The New G Spot

A number of you wrote me and sent me screenshots from the original article I talked about yesterday, which clearly identified the “future” chipsets as the Intel 845G and 845E. As mentioned yesterday, the 845G seems to have been tweaked up more than the 845E.

Of course, this is very preliminary information from just one source, and it would be wise to seek confirmation from other testers first before you buy. It appears that a portion of the performance increase looks to be due to an increase in the FSB from 100 to 133MHz, but only perhaps about a third of it for Quake, based on some other measurements.

Nonetheless, at least for some activities, there’s a real increase well worth waiting a few weeks for.

Why would Intel tweak the 845G board more than the 845E board? Pretty much for the same reason nVidia introduced dual-bank DDR; to feed the integrated video on the board.

However, unlike nVidia’s implementation, Intel’s memory tweaking seems to help under all circumstances.

The negative to buying an 845G board rather than an 845E is that hobbyists will end up buying integrated video they’ll never use, which will be more expensive under all circumstances.

This raises the question, “What is the nature of the tweaking?” Is it hardware- or software-based?

If it’s the first, there’s not much to be done about that. If it’s the second, and it’s a matter of some BIOS or driver code, it should not be too difficult for someone to provide hacked versions for the 845E which will give users the benefits of the additional tweaking.

If it really is the second, the hackers at home may not even get a chance; the mobo manufacturers may end up doing it for you.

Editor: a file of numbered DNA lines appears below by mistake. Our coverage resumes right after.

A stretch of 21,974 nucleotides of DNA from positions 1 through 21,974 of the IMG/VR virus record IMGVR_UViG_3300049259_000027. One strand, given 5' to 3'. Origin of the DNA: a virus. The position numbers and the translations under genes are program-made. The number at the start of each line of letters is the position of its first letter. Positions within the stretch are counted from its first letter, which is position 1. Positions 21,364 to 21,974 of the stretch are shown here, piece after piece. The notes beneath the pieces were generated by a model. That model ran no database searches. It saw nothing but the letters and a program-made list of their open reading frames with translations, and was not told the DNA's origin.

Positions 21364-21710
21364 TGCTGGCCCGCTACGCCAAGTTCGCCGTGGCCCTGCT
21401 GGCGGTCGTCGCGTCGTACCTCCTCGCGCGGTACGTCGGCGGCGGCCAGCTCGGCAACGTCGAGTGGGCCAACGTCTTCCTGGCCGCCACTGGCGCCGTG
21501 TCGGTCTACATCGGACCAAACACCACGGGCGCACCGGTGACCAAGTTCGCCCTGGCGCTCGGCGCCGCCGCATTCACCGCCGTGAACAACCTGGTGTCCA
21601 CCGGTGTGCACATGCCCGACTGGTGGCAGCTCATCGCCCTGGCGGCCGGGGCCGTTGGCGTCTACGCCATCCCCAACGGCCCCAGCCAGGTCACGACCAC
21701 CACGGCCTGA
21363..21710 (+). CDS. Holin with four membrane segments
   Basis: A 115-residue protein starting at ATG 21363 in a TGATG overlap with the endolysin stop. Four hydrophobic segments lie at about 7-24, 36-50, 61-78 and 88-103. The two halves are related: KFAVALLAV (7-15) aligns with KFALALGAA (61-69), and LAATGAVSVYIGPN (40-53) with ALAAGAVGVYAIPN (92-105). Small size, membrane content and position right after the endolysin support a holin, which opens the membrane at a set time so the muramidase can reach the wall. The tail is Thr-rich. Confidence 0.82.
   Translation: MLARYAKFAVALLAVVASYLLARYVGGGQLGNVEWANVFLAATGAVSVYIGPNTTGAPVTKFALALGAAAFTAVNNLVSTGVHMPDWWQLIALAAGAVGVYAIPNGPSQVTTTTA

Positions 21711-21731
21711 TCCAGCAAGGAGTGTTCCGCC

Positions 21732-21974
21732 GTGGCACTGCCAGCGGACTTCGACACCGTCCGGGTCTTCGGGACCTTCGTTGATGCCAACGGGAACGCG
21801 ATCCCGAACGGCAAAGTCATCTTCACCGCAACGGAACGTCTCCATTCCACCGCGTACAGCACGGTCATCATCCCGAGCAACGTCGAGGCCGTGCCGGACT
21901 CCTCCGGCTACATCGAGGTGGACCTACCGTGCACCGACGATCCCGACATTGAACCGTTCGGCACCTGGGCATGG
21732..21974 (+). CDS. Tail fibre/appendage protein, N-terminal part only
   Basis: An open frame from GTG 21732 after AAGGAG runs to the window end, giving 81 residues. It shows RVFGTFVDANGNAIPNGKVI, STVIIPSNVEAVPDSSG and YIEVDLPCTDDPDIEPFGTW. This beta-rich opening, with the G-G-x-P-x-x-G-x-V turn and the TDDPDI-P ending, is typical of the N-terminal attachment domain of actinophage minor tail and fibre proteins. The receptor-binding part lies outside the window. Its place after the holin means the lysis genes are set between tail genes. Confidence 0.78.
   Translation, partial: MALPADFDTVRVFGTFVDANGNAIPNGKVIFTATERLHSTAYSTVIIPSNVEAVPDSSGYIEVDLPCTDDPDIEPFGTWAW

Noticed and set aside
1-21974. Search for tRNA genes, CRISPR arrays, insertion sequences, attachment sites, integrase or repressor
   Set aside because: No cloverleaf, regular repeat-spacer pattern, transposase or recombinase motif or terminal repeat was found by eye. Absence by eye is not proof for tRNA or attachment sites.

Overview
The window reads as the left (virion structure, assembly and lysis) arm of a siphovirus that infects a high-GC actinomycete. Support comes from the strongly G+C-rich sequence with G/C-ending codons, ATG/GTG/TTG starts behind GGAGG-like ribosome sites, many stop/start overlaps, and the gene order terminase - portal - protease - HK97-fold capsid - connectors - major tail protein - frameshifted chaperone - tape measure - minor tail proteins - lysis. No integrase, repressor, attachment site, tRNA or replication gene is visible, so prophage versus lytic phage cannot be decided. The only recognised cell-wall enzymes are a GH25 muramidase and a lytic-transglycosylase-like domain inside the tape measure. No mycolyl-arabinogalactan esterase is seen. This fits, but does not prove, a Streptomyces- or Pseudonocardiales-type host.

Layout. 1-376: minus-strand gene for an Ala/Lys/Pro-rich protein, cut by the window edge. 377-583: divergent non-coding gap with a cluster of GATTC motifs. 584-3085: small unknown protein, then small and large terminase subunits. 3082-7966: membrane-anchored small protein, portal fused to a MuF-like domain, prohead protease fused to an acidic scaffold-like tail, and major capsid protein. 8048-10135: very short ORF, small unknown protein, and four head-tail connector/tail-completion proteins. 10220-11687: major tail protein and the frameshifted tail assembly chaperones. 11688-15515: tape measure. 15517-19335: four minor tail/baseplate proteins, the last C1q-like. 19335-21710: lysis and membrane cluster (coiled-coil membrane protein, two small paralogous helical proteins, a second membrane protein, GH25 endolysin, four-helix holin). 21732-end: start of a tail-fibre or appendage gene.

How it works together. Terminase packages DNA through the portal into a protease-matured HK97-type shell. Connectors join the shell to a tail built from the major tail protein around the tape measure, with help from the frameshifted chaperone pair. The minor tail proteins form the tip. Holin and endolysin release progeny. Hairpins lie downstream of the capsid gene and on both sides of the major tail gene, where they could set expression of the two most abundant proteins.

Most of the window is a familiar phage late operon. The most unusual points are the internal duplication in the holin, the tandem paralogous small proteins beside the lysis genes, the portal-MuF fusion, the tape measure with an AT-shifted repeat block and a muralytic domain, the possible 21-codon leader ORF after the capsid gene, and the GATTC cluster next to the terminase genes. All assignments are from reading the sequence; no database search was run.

The Real Issue

Right now, the current 2.4GHz PIV running at 100MHz holds a slight lead over a 1.73GHz Athlon XP2100+ running at 133MHz for most things.

The real question for overclockers over the next few months boils down to whether or not the Intel tweaks amount to appreciably more than the AMD tweaks.

I grant you, the items we’re talking about aren’t normally considered “tweaks”, and the performance gains are bigger than what you normally get from a “tweak,” but none of these in-and-of-themselves is especially substantial.

Get a PIV from 2.4 to 2.7GHz, that’s a tweak. Run the FSB at 166Mhz, that’s a tweak. Run the memory at 2-2-2-5-1 at 166MHz or better, that’s a tweak. Run the whole shebang with a tweaked motherboard, that’s the last tweak.

On the AMD side, unfortunately, at least the initial Thoroughbreds look like a tweak, too. A KT400 mobo is a tweak. You can do the 166Mhz FSB and high-end memory tweaks, too, though there’s some question about how much good it does you right now with current mobos and memory. The question will likely remain up in the air until at least we see KT400 mobos matched with truly high-end RAM (and that may not be for a while.

The problem with writing about this is the nagging feeling that for most people, this is all much ado about, if not nothing, little.

We’ll probably talk more about Intel than AMD the next few months, but it’s not because we feel Intel has become decisively better. It’s more like 90% looking for something new to do, and only 10% Intel may now be a little better at the moment, and specific advice is more “well, if you were going to do it anyway” rather than “this is something you need to do.”


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